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What types of sales training are there and what do you think is the best way to learn?
Jack: Lets look at the first part of that question – what types of sales training are there? There’s lot of different sales concepts or sales training. Looking back, we’ve probably done close to a couple of dozen different sales training programs. So the likes of Simon Sinek, Jeremy Miner, Bill Brighton, Zig Ziglar, Brian Tracy, Jordan Belfort, Anthony Robbins, Gary Vaynerchuk…
Ryan: It goes on!
Jack: The list can keep going. So there are lots of different sales training methods out there, but what I often find, what disappoints me in a lot of those circumstances is they’re often regurgitations of the exact same content.
What I love about our self-training program, the SWISH Sales Method of training and the negotiation ladder that underpins, that it is 100% original. It was custom designed and it is fundamentally a hybrid version of all other sales training methodology that exists.
In terms of what types of sales training are there, there’s obviously one-to-one sales training, there’s classroom and boot camp style training. There’s also in-house and inside your business or corporate-based training. Most commonly in the modern day and where a lot of people are starting to lean is that they are wanting to take onboard digital sales training.
Ryan: Yeah, it on what you prefer and what styles do you like. For me, I do everything. I read online, I listen to audio books and podcasts. I’ve paid tens of thousands of dollars on education for myself. I think one of my mentors said to me, “The only thing that cannot ever be taken away from you is the knowledge that you have.”
My mantra, everybody kind of knows, is, “Always go to bed more educated than when you woke up.” If you’re laying in bed at night and you don’t feel you’ve learnt something today then jump on your phone. We can learn something very, very quickly at the touch of our fingertips.
So find the style that suits you! The style that suits me is not going to suit everybody. The style that suits Jack is not going to suit everybody. We’ve looked at Grant Cardone, we’ve looked at Jordan Belfort. Whatever you think about it, it suits somebody. It’s still selling out there.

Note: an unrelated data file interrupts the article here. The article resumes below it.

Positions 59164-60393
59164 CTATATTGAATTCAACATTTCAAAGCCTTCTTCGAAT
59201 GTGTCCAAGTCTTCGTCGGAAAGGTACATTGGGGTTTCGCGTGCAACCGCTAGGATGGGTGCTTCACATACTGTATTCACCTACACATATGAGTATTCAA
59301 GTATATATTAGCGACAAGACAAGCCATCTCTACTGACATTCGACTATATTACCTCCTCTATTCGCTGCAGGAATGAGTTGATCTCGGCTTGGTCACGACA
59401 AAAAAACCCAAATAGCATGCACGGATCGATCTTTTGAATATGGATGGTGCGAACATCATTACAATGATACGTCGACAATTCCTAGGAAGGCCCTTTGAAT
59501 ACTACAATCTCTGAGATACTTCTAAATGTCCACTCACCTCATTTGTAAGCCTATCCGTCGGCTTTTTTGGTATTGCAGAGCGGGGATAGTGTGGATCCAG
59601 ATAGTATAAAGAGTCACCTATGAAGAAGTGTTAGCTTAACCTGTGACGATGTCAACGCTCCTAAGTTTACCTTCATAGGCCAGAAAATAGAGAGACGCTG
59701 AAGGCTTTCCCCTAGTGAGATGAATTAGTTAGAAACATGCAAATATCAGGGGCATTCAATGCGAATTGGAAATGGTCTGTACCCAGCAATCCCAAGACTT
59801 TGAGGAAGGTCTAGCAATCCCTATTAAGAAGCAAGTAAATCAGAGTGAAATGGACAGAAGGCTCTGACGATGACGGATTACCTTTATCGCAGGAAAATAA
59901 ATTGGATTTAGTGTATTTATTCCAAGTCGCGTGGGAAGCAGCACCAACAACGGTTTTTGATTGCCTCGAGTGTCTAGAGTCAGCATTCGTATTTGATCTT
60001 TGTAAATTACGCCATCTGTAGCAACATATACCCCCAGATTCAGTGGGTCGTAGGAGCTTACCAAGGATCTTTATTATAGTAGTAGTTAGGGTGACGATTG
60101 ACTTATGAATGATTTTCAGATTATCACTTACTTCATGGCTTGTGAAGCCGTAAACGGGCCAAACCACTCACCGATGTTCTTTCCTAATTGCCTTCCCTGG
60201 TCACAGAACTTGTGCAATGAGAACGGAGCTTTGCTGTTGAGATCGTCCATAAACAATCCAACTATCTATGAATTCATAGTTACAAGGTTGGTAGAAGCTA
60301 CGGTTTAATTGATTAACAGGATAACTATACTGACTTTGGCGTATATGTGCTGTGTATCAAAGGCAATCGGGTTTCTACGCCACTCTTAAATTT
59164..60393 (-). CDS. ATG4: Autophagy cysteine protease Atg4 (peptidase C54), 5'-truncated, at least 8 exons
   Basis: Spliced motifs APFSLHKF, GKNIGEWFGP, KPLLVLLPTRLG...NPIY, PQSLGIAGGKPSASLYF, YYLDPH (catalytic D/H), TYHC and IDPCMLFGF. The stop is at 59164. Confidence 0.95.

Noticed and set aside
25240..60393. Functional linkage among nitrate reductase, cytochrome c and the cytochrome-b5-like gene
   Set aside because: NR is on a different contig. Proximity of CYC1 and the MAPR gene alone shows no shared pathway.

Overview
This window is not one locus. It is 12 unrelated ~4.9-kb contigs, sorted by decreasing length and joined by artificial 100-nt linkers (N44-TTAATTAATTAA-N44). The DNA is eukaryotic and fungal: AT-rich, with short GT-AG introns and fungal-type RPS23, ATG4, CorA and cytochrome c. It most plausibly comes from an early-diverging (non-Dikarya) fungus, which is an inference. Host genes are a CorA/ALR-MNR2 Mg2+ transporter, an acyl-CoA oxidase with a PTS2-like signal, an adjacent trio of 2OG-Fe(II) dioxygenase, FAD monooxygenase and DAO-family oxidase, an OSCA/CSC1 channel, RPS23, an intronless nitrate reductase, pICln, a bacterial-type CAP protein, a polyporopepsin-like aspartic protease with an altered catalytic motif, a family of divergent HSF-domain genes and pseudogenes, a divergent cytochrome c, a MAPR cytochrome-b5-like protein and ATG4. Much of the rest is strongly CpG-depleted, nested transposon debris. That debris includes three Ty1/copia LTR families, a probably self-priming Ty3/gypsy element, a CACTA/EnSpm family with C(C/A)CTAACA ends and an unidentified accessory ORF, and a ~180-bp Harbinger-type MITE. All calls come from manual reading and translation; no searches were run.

Jack: I think when it comes to sales styles, Ryan’s highly consultative. Ryan works on a process of guided discovery. He asks you really effective, big picture questions to get you to self-analyze, become self-aware and find your own Why. He will ask you, “What is the what, the how, the who and the when that connects to why you’re wanting to do this?” And it works for him.
Ryan: It’s just broken down into PSQ; Problem, Solution, Question. So I’ll spend a good 75, 80, 85% of my time during consulting genuinely trying to get deep down into the root cause of people’s problems. People won’t even realize they have a problem, that’s where your skilled questioning comes in and you’ve got to be able to open them up, always giving something to get something.
Once I have your problem, I will offer a solution based around the problems that you have. If my solution doesn’t suit your problem, I’m going to shake your hand and wish you all the best and send you to somebody else that can solve your problem, and I think that’s where the SWISH mentality comes in. Selling with integrity, selling honestly.
And then we finish with the Q, which is the question, “So based around everything we’ve discussed today, the fact that you’re struggling with this, this, this, this and this and we have the answers here, here, here and here, why don’t we do this? Why don’t we grab the bull by the horns, get you started today and start seeing those results that you desperately need? Sound fair?”